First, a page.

CORNER BROOK, N.L. — A piece of rock ‘n’ roll memorabilia is sitting in Village Music in Corner Brook and Sheldon Power says the person who scoops it up is going to get something special.
It’s an Epiphone, Les Paul, figured top guitar made by Gibson and signed by Guns N’ Roses lead guitarist Saul Hudson, who is better known as Slash. And it’s selling for $2,000.
“It’s not a rare guitar,” Power said in terms of the style.
It was made in Korea in 1997 and marked as Number 10 in a series produced by Gibson that year.
“Which is great because it’s a very low production number,” Power says.
Slash typically uses Les Paul guitars, and while he likely never used this one, his signature on top increases its worth. So, when it came into the shop, Power said, it was a “no-brainer” for him to take it on consignment.
“I bring in Slash guitar packages and guitar kits all year long, but it’s not actually Slash’s signature, it’s a sticker of Slash’s signature and just popped on the guitar,” he says.
Power said from what he understands Slash doesn’t sign many guitars, and one article he read said when he does it’s usually on the backside of the pickguard where it’s not visible, so to get one with the signature on top that is authentic is special.
“KISS, those guys will sign a bubblegum wrapper. So, their signatures are pretty much worthless. There’s not really a whole lot of value there because they sign everything. But when you get something like a Slash signature, yeah, that’s definitely worth more money because he doesn’t typically sign a lot,” Power said.
Power is selling the guitar for Jamie Fowlow, who told SaltWire Network the guitar doesn’t have an exciting backstory.
“My son, who is now 24, went through a musical phase in junior high where he was into electric guitars and all the types of musicians who played them,” Fowlow said.
About 10 years ago, Fowlow searched out the guitar and bought it from a memorabilia place in California for his son for Christmas.
People who deal in memorabilia typically go around and try to find out where celebrities are and then ask them to autograph different things.
“So, at the time I saw some video and still photos of this guitar being autographed by Slash, and it came with the certificate of authenticity,” said Fowlow.
From that, he knew it was a good signature and everything was legit with the guitar.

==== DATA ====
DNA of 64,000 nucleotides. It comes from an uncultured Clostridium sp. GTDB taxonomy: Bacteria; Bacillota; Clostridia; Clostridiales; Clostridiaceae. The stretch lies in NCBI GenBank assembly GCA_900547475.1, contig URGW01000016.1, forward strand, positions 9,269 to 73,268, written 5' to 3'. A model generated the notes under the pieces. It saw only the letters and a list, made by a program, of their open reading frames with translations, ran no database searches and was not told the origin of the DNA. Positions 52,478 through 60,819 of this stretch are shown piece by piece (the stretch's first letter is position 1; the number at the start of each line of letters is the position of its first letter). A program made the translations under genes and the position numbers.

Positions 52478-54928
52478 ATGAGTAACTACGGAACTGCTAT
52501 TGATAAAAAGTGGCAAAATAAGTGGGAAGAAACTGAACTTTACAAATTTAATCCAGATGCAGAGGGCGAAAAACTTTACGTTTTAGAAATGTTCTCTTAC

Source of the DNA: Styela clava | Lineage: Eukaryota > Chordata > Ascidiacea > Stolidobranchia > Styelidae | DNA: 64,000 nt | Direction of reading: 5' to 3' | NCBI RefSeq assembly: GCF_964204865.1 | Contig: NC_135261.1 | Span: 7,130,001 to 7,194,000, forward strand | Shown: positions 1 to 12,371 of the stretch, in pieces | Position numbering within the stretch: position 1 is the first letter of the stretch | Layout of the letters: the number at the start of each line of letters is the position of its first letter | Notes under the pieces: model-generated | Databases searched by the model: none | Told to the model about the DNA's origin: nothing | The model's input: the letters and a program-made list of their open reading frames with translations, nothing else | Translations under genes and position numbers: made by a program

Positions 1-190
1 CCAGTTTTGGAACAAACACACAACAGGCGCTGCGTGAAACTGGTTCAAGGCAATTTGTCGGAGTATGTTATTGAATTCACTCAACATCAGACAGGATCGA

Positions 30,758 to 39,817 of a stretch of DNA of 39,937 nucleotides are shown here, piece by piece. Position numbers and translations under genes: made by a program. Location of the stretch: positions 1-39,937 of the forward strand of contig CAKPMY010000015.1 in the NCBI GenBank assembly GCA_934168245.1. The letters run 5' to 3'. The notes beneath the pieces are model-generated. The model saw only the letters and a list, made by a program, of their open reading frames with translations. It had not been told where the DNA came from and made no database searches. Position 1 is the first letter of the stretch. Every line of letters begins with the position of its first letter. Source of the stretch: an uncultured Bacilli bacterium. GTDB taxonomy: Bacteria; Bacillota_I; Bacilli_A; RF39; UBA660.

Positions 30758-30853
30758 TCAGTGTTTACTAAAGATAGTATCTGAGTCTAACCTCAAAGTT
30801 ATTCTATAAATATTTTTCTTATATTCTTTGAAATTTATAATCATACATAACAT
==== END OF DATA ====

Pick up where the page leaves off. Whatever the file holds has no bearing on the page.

His son was excited to receive the gift, which came as part of a package deal with a Slash poster, top hat and curly wig.
Fowlow said his son has had several guitars since, and this one wasn’t played a lot.
“It was more of a centerpiece, really, just an interesting item that we acquired a number of years ago,” he said.
“And now that he is living in British Columbia and not home any longer, we’re ‘unacquiring’ some things.”
Power said the guitar is in great shape and plays great, but he expects whoever buys it won’t play it much, to avoid damaging the signature.
“This is definitely a wall-hanger and a conversation piece. For anybody who is looking for a piece of rock ‘n’ roll memorabilia, this is definitely the piece to have.”
Power said he would love to have it for his own collection, which includes guitars signed by Charlie Major, Jesse Whitley (the son of Lorrie Morgan and Keith Whitley), Tommy Emmanuel and Damage Inc.
But, like he has with other items, he’ll have to part with it.
Taking items on consignment is something he does regularly.
“I get some very cool pieces in here. A lot of customers come in because they know I get pieces like this, consignment pieces, and sometimes I’ll buy them.”
Prior to the COVID-19 pandemic, he had a lot of older guitars — Fenders and Gibsons from the 1960s and ’70s.
“But when the pandemic happened, and I didn’t know what way it was going to go, I ended up selling a lot.”
Most went to buyers in California.
A couple of months ago he had two early 1970s Martins, which retail for more than $5,000.
“They were super cool. One was a D38 and the other a D35. Highly sought after in the Martin world.”
Anyone interested in the Slash guitar can contact Power at the store or through Village Music’s Facebook page, or they can check out his ad on Reverb.com.